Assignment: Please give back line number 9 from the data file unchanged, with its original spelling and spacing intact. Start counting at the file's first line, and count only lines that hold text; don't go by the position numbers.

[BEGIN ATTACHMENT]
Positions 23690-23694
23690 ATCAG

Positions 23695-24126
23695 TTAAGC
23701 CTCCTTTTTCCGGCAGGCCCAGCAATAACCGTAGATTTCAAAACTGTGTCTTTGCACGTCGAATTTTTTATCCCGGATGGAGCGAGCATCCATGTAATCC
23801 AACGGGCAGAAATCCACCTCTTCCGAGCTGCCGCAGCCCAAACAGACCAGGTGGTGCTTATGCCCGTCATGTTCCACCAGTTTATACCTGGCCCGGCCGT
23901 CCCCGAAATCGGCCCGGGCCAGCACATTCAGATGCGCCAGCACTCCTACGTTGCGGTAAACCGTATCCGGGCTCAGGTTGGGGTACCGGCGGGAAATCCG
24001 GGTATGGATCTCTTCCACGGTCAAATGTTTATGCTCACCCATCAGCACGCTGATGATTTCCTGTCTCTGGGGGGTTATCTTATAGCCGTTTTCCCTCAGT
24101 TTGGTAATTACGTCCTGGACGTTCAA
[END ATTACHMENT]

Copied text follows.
24101 TTGGTAATTACGTCCTGGACGTTCAA